Five Steps to Beat Stress – a short course in stress reduction

This 5 part course is aimed at beginners who want to experience the calming power of meditation and reduce stress.

You can either complete the entire course in one sitting or do 1 part per day over 5 days.

Step 1 – Introducing Meditation

What is Meditation?

Meditation is a way of developing the mind by stilling and learning to gently control it.

When you practice meditation, there can be both an instant and long term effect on stress and anxiety. Within minutes you can feel calmer and less overwhelmed. Regular practice leads to the ability to notice stress and anxiety building up and take action before it becomes overwhelming.

Why else should I meditate?

The benefits also include improved concentration, better sleep, an overall sense of wellbeing, an inner calm, and improved performance at work.

Additionally, when you meditate regularly, you will react in a more calm and level-headed manner to crises and problems or conflicts that you experience in your everyday life. No longer will you react badly to criticisms or when someone cuts you up while you’re driving!

When can I meditate?

The best time of day to meditate is when it suits you best but ideally first thing in the morning or in the evening when you want to, and have time to, relax.

Ideally, you should find a quiet space where you will not be interrupted. The room should be comfortable and quiet. If the room feels cold, then either put on another layer of loose clothing or wrap a blanket round you.

You can sit on a chair or sit cross-legged on the floor, whichever is more comfortable.

Have a bottle of water to hand in case you need to take a sip.

Step 2 – A basic meditation exercise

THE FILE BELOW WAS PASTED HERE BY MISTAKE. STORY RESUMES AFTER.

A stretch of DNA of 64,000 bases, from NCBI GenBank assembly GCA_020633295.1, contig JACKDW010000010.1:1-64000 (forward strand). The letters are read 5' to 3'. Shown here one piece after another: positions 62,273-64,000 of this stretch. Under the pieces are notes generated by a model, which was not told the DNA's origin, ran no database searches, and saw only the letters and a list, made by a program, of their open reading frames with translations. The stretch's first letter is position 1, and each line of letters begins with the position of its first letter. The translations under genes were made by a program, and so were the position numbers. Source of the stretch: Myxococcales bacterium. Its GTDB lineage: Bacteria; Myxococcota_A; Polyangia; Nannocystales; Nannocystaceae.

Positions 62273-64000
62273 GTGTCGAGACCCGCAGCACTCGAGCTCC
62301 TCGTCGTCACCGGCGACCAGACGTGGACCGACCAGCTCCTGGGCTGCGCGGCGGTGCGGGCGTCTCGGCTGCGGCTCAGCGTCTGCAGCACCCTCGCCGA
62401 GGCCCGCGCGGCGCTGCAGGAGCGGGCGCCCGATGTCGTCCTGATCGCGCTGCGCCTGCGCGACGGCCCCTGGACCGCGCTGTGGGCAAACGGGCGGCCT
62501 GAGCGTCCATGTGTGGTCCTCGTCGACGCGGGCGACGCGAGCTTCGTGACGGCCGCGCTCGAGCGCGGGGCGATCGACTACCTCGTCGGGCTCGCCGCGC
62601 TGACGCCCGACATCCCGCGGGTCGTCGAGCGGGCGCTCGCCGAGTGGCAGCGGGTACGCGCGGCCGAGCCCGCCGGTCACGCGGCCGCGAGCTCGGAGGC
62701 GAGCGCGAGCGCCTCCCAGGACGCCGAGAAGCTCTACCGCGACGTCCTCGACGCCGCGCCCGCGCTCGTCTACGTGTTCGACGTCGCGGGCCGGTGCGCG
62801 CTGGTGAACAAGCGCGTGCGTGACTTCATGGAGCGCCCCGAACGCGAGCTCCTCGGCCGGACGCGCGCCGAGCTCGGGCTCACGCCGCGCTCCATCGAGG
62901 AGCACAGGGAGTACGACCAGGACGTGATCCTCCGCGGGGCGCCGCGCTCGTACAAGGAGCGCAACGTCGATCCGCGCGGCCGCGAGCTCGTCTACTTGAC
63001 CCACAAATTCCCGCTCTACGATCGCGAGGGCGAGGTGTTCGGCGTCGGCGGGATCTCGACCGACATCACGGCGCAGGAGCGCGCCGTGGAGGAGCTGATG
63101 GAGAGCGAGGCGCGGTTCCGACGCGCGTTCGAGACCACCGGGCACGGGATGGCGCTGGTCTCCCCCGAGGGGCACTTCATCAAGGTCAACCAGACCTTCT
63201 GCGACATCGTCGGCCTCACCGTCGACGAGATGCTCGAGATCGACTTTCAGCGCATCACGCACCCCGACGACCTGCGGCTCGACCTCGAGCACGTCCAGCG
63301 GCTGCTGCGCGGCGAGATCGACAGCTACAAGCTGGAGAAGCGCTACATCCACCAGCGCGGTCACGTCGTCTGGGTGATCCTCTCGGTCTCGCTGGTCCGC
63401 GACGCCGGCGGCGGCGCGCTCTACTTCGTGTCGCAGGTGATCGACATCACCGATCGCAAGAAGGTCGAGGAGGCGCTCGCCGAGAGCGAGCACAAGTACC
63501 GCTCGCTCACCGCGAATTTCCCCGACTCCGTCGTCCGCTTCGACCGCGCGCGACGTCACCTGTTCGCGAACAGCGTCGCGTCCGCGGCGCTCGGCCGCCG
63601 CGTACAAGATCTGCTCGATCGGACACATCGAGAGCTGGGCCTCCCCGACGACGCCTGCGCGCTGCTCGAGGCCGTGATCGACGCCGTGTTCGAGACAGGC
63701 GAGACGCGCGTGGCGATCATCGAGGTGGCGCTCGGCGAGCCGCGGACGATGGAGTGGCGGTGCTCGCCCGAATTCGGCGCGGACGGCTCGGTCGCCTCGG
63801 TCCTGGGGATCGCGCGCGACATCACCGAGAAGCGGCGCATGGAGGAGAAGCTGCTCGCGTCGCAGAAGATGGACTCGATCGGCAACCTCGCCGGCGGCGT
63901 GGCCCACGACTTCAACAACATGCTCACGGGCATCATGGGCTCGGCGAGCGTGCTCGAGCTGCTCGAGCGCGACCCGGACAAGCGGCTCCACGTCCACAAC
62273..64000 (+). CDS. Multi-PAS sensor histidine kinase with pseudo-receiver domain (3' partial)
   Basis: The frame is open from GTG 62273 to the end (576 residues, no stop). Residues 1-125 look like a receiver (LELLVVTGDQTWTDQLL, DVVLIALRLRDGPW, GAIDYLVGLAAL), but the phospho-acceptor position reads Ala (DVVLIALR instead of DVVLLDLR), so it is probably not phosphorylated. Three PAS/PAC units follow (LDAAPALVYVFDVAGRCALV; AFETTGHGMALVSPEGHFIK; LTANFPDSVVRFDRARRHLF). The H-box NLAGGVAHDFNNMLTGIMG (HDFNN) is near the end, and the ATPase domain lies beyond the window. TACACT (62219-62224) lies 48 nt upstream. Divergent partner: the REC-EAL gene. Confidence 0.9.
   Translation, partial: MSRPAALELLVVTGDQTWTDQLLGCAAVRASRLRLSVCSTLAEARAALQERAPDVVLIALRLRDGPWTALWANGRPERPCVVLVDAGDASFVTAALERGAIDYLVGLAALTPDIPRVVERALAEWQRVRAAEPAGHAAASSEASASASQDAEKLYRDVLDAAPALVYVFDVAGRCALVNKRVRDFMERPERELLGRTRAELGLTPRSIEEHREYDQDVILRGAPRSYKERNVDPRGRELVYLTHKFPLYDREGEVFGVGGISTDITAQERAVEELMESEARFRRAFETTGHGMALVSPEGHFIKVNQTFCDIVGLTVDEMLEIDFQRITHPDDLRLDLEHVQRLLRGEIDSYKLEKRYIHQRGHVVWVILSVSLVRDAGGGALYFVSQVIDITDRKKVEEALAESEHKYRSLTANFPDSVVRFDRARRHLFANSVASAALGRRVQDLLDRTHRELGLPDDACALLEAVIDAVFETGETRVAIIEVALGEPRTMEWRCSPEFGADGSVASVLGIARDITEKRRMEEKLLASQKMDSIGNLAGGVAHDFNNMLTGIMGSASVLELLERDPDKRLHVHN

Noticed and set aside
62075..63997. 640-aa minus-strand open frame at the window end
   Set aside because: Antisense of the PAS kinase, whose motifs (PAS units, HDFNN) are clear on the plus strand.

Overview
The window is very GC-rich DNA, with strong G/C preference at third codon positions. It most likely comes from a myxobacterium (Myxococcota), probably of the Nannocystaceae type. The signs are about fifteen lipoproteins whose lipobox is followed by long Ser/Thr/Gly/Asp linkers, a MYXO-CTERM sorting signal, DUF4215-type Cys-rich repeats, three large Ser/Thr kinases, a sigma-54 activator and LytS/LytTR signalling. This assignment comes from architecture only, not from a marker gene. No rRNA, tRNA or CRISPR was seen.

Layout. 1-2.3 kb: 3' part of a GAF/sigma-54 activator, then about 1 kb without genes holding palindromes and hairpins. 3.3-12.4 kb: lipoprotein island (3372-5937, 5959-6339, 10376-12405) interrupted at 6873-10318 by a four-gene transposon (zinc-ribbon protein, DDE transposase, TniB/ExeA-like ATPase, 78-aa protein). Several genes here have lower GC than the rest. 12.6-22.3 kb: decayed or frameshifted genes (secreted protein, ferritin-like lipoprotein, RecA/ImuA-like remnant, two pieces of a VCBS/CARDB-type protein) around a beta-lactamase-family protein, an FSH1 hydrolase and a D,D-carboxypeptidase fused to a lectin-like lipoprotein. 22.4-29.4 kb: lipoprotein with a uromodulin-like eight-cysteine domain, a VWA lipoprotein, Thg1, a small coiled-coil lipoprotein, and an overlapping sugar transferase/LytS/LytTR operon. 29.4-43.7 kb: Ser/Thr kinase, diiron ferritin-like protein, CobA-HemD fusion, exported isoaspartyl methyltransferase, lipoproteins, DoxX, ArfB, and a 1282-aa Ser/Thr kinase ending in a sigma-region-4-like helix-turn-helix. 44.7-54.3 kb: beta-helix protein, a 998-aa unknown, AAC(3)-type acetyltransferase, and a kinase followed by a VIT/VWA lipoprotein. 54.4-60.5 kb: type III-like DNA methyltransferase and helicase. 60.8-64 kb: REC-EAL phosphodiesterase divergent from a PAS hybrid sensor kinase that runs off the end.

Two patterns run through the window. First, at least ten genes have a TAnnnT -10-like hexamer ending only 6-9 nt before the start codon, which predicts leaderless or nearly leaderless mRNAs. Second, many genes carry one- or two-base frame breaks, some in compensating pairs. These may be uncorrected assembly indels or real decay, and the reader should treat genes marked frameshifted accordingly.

The following meditation is a nice basic one to help you to focus on the present moment. The main focus is on your breath. If any thoughts appear in your head, just let them go and bring your focus back to the breath.

You can now see how simply focusing on the breath can help you to experience inner calm with reduced stress and anxiety.

Step 3 – A teacup meditation

The following meditation demonstrates how you can practice being present with the help of a tea cup.

Before you begin, find a tea or coffee cup.

With this exercise, you can now see that you aren’t just restricted to focusing on the breath but can use an everyday object to focus the mind, reducing stress and anxiety.

Step 4 – Making meditation a regular practice

You are encouraged to repeat any of the meditations whenever you have a quiet moment, perhaps once a day after waking up or just before going to bed. (Of course, do not meditate while driving, operating machinery or doing anything dangerous.)

Ideally, you should make meditation a daily practice. If you can only do the 5 minute meditation once a day, even that is better than nothing. Over time, you can do it once in the morning and once at night.

Step 5 – Your 7 Day Challenge

Thank you for taking this introductory course. I hope you found it beneficial and gave you some insight into mindfulness meditation.

To continue with your learning, you are recommended to choose one of the exercises and practice it everyday for the next 7 days.

For ongoing support in making mindfulness a regular practice in order to fully benefit from this simple but powerful practice, you are invited to join our online programme, Thrive Under Pressure.

This special programme is designed to help you to get the best out of mindfulness and learn how to thrive under pressure.

The programme is a 12 week online course where you will get to experience further and varied mindfulness exercises as well as learn how to really integrate mindfulness into your busy life.

As well as access to the course, you will also be able to access 12 months of live online training: http://www.wimble.com/thrive-under-pressure-online-training-for-individuals/

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